The Timeless Teachings of Mister Rogers' Neighborhood

By Deborah Kris Farmer

On afternoon when I was little girl, my mom found me hugging the television set during the closing credits of Mr. Rogers’ Neighborhood. “I love you, Mister Rogers,” I whispered.

My own daughter was a toddler when Daniel Tiger’s Neighborhood debuted. As I heard that familiar theme song for the first time in 30 years, my eyes filled with tears.  I suddenly remembered how Mister Rogers had made me feel; it was like getting a hug from an old friend.

Angela Santomero, the creator of Daniel Tiger’s Neighborhood and “Fred’s number one fan” told me that she created Daniel Tiger to honor Fred Rogers and share his approach to teaching social-emotional skills with a new generation of parents and children. “There’s a strong need for the ‘Freddish approach’ to life,” said Santomero, including “speaking to kids in an honest, open, genuine, and respectful way.”

What’s Mentionable is Manageable

Fred Rogers approached the world – and his conversations with kids about the world – with a “fearless authenticity.” He treated children’s concerns with dignity, from the loss of a pet to the fear of going down the drain. For example, when he arrived on set one day and found a dead goldfish in his aquarium, he used this unexpected moment to talk to his young audience about death and to share childhood memories about how he felt when his dog had died.

Roger’s factual, compassionate responses to children’s questions and worries were rooted in one of his guiding principles: “What is mentionable is manageable.” Or as Santomero put it, “ If we can talk about it, we can deal with it.”

Managing “Big Feelings”

Children can be easily overwhelmed by “big feelings,” and the intensity of these emotions can scary and confusing. Fred Rogers helped adults step into the shoes of kids, reminding them, “Young children don’t know that sadness isn’t forever. It’s frightening for them to feel that their sadness may overwhelm them and never go away. That ‘the very same people who are sad sometimes are the very same people who are glad sometimes’ is something all parents need to help their children come to understand.”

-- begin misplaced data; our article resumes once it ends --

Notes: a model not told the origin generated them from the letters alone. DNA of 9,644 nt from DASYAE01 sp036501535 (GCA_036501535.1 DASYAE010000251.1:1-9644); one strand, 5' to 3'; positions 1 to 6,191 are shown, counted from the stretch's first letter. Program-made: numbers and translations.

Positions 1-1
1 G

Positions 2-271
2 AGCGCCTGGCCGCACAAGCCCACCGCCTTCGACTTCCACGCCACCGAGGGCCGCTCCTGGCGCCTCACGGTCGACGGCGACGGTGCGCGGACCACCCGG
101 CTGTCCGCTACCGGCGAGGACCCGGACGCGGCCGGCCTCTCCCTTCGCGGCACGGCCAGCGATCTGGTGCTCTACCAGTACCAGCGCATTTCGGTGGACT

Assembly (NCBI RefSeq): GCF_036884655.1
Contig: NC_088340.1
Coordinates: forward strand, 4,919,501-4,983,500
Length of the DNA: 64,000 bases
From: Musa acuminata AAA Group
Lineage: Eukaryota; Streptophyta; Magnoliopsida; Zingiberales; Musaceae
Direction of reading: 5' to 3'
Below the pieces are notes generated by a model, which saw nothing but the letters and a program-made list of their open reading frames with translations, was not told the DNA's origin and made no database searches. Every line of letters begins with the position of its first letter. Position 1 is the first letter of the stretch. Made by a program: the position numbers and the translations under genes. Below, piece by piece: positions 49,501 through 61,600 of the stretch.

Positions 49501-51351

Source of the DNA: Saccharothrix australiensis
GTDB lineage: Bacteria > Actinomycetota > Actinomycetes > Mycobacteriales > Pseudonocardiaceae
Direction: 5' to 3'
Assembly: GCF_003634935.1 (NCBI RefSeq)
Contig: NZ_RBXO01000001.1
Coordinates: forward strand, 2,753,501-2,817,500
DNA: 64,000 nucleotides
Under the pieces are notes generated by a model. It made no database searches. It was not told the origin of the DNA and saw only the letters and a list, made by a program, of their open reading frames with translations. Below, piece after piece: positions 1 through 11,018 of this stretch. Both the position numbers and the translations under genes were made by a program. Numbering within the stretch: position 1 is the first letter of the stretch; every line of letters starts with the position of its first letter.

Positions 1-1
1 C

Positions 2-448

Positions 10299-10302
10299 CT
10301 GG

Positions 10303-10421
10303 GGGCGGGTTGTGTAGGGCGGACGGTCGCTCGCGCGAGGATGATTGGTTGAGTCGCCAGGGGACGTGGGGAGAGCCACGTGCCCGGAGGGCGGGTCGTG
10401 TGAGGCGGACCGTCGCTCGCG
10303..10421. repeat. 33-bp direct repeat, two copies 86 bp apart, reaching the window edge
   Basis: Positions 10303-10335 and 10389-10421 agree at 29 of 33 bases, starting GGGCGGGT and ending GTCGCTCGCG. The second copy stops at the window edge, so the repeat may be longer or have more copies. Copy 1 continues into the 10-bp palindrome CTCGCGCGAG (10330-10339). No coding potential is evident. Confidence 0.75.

Rogers modeled helping kids develop an emotional vocabulary  – often through music, with songs such as “What Do You Do with the Mad That You Feel” and  “There are Many Ways to Say I Love You.”  He showed us how adults can provide a safe place for kids to talk about their feelings and receive support in solving their problems. Santomero described his strategy this way: “You feel your feelings, you label them, and then you solve the problem.

Simple Strategies to Help Kids Thrive

Fred Rogers was always addressing two audiences. First, he offered children lessons about friendship, emotions, and growing up. And he also offered parents simple strategies for helping their children grow and thrive: how to talk to kids, how to listen, and how to use song, story, and make-believe to communicate important ideas.

Fred Rogers’ techniques were grounded in his study of child development, said Santomero. “There was a reason behind everything he did. It was all very child centered. You get down on the floor and play with them, and then you see what that comes from that interaction.” He modeled how to “respectfully communicate with preschoolers by giving them time to think and by speaking directly to them — with love, warmth and a strong connection.”

“It’s You I Like”

For Fred Rogers’ generations of fans, it wasn’t just the strategies that we responded to. Rather,  it was how we felt during our “conversations” with him. In his gentle way, he communicated his belief in the inherent dignity of each individual, reminding us that “You are special to me” and “It’s you I like”:

As Santomero said, the message “You are special” isn’t about “effortless trophies.” Rather, it’s about “the power of one person who can look you right in the eye and say, ‘You are going to do something great in this world.’ As you watched Mister Rogers’ Neighborhood, you felt, through the TV, that Fred believed in you.”

Recently, a friend told me that this core message from Mister Rogers offered her a light in the darkness of a difficult childhood. “I can’t even read his name without tearing up,” she said. “During those rough years, Sesame Street taught me to read, and Mister Rogers taught me to hope.”

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